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Illustration: Lazaro Gamio / Axios

A Virginia court ruled Monday that government officials can't block constituents on social media accounts that they use for official business.

Why it matters: The case has big implications for an upcoming circuit court case on whether President Trump can block voices he doesn't like from his official @realdonaldtrump Twitter account, a practice that the White House has defended since he took office.

Background: Smaller district courts around the country have been dealing with these issues for years on the local level. But circuit courts, which are more prominent and deal with more hotly debated issues, haven't taken on this issue until now.

  • In March, a district court ruled that Trump violated the First Amendment by blocking people on Twitter. Now it's going on appeal to the Second Circuit, higher in the federal court system.

The big picture: Monday's court decision basically says that the First Amendment, which prohibits government censorship of real-life communications, also applies to online platforms.

“Public officials, who increasingly use social media accounts as public forums to foster speech and debate among their constituents, have no greater license to suppress dissent online than they do offline.”
— Katie Fallow, senior staff attorney at the Knight Institute, who argued the case on appeal

What happened: The Fourth Circuit Court ruled that a local county official in Virginia violated the First Amendment rights of one of their constituents by blocking (and then unblocking) them on a Facebook page that the official had declared as a space used to discuss official matters.

  • The court argued that access to government officials' social media accounts should be treated the same way as access to physical public forums such as town halls in which the government communicates with people, where no one can be blocked from participating.

What's next: The next circuit court to decide on a case like this will be the Second Circuit of Appeals in New York, which will decide — likely by this summer — whether the President has the right to block constituents using his Twitter handle.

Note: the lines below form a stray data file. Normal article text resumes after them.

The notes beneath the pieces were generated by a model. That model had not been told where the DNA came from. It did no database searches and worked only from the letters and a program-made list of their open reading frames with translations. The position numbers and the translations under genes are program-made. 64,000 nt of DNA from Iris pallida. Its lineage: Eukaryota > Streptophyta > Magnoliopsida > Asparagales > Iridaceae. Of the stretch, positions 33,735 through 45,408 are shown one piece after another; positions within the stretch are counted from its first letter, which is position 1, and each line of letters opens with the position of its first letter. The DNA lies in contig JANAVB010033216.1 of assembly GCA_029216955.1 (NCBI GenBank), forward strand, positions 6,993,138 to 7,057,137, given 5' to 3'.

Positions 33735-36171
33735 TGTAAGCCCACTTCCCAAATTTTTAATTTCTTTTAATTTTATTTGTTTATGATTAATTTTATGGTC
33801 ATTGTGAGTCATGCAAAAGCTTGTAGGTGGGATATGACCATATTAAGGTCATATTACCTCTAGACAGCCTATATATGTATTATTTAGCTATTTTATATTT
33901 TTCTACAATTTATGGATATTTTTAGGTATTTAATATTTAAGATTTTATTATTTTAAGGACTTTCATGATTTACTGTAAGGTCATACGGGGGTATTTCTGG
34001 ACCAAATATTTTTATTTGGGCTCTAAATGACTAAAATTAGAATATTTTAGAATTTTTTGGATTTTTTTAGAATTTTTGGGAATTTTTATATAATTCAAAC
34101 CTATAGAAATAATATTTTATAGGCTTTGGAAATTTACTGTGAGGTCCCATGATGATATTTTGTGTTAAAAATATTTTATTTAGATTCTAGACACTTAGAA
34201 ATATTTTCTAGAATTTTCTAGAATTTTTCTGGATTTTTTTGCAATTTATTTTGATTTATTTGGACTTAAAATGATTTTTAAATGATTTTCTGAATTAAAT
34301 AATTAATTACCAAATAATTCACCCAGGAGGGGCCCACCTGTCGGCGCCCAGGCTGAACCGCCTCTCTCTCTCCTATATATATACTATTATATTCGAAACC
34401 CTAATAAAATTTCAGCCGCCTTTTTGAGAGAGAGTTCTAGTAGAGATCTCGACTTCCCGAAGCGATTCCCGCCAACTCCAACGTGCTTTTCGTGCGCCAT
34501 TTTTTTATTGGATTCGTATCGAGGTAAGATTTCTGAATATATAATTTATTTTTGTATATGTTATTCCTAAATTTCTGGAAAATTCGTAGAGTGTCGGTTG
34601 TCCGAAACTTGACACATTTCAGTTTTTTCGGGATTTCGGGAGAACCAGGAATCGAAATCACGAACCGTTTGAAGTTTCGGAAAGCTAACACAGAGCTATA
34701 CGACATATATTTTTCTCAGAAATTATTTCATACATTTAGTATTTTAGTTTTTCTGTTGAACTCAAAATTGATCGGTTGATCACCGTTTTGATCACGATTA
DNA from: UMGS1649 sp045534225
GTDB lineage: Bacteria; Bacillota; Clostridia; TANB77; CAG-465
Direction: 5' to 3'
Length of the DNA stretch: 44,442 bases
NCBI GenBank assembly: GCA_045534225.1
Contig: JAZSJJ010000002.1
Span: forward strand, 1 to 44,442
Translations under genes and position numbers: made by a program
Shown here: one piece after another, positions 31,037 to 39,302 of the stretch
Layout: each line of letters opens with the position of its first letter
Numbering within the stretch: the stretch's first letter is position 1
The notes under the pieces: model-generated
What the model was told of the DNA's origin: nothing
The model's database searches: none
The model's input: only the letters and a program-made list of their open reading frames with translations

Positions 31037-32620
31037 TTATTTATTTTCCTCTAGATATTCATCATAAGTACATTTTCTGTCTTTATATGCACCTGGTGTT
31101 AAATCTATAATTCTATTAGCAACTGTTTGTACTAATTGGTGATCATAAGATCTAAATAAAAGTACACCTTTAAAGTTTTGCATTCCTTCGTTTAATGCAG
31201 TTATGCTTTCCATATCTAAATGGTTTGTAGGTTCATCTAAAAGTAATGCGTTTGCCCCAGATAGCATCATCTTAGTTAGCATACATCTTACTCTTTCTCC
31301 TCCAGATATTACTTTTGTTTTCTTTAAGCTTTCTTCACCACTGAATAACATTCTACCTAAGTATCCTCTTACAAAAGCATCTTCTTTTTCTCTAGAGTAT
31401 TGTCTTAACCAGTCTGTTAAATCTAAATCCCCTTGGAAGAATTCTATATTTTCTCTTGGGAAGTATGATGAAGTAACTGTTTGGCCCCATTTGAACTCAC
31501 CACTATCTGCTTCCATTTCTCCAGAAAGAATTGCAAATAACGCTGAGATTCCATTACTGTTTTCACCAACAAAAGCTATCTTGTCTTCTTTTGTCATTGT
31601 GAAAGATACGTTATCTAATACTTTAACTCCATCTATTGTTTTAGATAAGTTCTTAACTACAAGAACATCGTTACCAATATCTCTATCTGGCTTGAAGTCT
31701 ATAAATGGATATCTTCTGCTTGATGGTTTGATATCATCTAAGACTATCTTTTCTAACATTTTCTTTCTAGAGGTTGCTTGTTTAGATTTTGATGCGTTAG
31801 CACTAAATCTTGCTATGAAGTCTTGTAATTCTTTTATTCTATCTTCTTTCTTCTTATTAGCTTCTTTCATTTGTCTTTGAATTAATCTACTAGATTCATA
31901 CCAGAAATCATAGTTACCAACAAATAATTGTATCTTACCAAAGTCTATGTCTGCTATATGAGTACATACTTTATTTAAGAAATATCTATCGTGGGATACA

• The White House has argued that the @realdonaldtrump Twitter handle, which was created before the president ran for office, is not his official @POTUS45 government handle, and thus the president has the right to block whoever he wants.
  • The plaintiffs in the case, i.e., those who have been blocked, argue that the White House has used the @realdonaldtrump Twitter handle for official communications and thus censorship rules should apply to that account.

Be smart: Legal experts point to examples in the past where White House officials have declared statements from the @realdonaldtrump handle to be official statements from the President.

Bottom line: Monday's ruling could foreshadow the outcome of the next circuit court ruling because circuit courts tend to look at "sister circuits" when evaluating related cases, said Joshua Geltzer, Executive Director of the Institute for Constitutional Advocacy and Protection at Georgetown Law Center.

Yes, but: There is a chance that next appeals court could distinguish the case before it based on the particular facts, or take a different view of the law and rule that social media can't be treated the same as physical forums. In the latter case, it's possible the issue could find its way to the Supreme Court.

Go deeper

Clarence Thomas says Supreme Court could be "most dangerous" branch

Photo: Tasos Katopodis/Getty Images

Justice Clarence Thomas on Thursday, during rare public remarks at the University of Notre Dame, warned against politicizing the Supreme Court.

Driving the news: Thomas, the court's longest-serving member, said that the justices do not rule based on "personal preferences" and that politicians should not "allow others to manipulate our institutions when we don’t get the outcome that we like," per the Washington Post.

FTC releases findings on how Big Tech eats little tech

Photo illustration: Sarah Grillo/Axios. Photo: An Rong Xu/Washington Post via Getty Images

Federal Trade Commission chair Lina Khan signaled changes are on the way in how the agency scrutinizes acquisitions after revealing the results of a study of a decade's worth of Big Tech company deals that weren't reported to the agency.

Why it matters: Tech's business ecosystem is built on giant companies buying up small startups, but the message from the antitrust agency this week could chill mergers and acquisitions in the sector.

First look: Biden's economic case for green cards

Photo: Win McNamee/Getty Images

The White House Council of Economic Advisors (CEA) is promoting the economic benefits and costs of providing green cards to millions of unauthorized immigrants in a blogpost being released on Friday, according to a draft provided to Axios.

Why it matters: The post comes as the fate of millions of immigrants, including those with Temporary Protected Status or DACA protections, rests with Congress — and the Senate parliamentarian.